The second moment that yet again had me tearing up was this fine woman Cheryl.  We sat together last year at the conference and what a lovely woman she is.  She confided that she was at the conference in secret, she was trying to hide her diagnosis from pretty much everyone.  Worried in particular about how her son would take the fact that she had PD and trying to shield him from the worry.  We spoke a lot that day about telling our children, I felt sad for the weight of her diagnosis she must have been carrying around on her shoulders when that burden could be eased by support from loved ones.  I urged her to tell her son, knowing of course as a mother nobody knows our children better than we ourselves do and that she should do what she felt was right.  However I reminded her that kids are perceptive and that chances are her son knew something was different about Mom.  Well, when I saw her this year one of the first things I wanted to know was if she was there in secret... With a giant smile on her face she said to me "everyone including my son knows where I am today and that I have Parkinson's Disease!"  WOW... I was soooo incredibly proud of her and tormented her that I was thrilled to hear she was finally out of the "Parkie Closet" as I always call it.  You could see the peace and relief in her as she spoke of it.... And with her permission I share this photo of her and I, out in the open, not ashamed to have PD and no longer trying to hide it!!!  I love it, and love you Cheryl for your courage, thank you for letting me be some small part in this big victory for you!  I hope some of you reading this that may be hiding your diagnosis may find courage in Cheryl's story.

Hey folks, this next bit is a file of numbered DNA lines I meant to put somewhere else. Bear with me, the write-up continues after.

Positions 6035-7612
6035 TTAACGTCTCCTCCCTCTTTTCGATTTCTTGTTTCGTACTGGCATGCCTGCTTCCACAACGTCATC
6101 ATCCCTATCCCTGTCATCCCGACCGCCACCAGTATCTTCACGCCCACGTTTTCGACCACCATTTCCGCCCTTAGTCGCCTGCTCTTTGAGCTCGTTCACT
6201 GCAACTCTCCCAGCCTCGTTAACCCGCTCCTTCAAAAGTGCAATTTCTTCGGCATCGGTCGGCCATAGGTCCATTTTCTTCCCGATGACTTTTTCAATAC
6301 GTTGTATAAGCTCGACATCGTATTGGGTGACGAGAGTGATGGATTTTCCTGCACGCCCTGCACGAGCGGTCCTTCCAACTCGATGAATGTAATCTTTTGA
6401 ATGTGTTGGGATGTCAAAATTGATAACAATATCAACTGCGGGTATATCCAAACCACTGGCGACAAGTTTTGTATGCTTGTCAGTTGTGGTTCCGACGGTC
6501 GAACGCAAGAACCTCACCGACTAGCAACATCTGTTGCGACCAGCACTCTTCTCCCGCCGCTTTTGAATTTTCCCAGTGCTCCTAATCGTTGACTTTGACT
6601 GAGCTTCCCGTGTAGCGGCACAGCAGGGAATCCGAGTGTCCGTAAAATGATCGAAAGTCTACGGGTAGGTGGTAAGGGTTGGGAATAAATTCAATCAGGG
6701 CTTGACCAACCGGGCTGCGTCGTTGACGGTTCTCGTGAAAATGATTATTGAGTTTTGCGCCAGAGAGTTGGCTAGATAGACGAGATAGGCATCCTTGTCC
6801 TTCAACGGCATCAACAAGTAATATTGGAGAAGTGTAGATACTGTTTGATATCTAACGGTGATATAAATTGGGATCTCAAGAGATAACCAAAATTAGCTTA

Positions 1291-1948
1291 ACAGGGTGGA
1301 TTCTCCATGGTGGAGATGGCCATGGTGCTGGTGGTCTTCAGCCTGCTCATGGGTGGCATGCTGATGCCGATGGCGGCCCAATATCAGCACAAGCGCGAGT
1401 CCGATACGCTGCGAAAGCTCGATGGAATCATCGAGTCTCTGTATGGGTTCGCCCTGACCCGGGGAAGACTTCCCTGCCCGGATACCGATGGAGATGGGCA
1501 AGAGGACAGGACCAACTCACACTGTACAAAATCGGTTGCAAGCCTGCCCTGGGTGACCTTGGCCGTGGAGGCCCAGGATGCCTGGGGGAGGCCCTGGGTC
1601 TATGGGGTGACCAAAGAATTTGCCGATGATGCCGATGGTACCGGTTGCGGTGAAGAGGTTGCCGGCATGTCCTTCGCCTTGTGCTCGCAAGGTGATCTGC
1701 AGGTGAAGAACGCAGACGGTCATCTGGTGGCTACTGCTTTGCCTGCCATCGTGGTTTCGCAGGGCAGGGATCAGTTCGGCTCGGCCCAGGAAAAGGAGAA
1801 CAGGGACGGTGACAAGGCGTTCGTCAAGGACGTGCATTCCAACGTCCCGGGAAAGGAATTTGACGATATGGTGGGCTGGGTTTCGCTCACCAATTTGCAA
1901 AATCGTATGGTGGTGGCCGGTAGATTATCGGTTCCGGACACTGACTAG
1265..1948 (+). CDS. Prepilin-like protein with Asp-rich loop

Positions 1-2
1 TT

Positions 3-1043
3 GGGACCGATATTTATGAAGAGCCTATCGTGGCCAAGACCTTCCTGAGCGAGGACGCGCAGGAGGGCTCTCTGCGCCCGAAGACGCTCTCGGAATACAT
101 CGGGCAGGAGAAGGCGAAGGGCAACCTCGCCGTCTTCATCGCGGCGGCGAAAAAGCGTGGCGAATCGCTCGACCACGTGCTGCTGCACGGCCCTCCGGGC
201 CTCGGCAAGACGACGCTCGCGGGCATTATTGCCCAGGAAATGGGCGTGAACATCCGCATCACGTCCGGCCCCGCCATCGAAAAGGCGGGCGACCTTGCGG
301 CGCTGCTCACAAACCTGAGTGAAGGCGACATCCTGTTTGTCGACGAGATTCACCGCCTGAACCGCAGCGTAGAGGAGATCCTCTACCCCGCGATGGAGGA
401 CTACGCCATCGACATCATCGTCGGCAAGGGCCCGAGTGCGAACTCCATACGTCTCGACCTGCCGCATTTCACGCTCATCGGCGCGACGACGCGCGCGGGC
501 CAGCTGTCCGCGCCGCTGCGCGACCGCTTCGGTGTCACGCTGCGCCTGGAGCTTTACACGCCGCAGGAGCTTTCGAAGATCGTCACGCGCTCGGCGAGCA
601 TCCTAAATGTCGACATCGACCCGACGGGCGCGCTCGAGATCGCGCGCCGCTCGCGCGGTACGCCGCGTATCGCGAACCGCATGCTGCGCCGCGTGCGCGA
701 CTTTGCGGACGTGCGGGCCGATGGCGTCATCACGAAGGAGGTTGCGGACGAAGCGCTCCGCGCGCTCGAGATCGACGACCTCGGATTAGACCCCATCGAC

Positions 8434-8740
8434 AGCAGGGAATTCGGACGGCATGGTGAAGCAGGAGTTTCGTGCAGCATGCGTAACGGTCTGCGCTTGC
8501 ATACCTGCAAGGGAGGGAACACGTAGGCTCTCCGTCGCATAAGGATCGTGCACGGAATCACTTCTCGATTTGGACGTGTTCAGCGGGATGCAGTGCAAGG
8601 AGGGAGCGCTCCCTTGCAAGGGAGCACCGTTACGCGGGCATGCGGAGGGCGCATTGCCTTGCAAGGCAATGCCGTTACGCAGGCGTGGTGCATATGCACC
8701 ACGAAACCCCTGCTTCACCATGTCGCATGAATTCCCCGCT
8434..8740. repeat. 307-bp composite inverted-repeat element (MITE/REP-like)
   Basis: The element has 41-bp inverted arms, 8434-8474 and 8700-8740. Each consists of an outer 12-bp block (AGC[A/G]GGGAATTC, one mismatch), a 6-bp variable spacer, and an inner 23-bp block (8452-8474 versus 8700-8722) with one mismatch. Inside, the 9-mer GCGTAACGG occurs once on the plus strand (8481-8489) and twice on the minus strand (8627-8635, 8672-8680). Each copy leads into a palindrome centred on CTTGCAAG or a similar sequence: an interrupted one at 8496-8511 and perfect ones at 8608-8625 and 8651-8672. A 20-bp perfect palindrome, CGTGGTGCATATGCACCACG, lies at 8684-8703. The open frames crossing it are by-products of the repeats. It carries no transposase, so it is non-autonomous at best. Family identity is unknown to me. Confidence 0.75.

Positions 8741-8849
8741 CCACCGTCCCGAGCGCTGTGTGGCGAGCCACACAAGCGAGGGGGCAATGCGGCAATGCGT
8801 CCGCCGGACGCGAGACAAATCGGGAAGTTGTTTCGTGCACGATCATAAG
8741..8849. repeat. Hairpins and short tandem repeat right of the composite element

People with Parkinson's fight hard, some give up sadly but I think the vast majority of us are in it for the long haul trying to find ways to live well despite the disease.  Stories of their successes and overcoming obstacles are truly inspiring.  My friend Peter who heads up our monthy Young onset PD video calls for support could barely speak to be understood when I first met him.  Sadly PD had taken control of his voice and often he would have one of us co chair our meetings because he'd get stuck on his words.  He started music therapy for his speech and the transformation is a beautiful thing to have watched.  He no longer requires a co chair, if he starts to get stuck he simply taps his fingers and talks to the beat, or sings the words and they come out clearly and beautifully!  I often tease him if he gets stuck telling him to serenade me and he always does when I ask.  The brain really is a remarkable thing how it can be retrained if you put the effort into it like Peter has!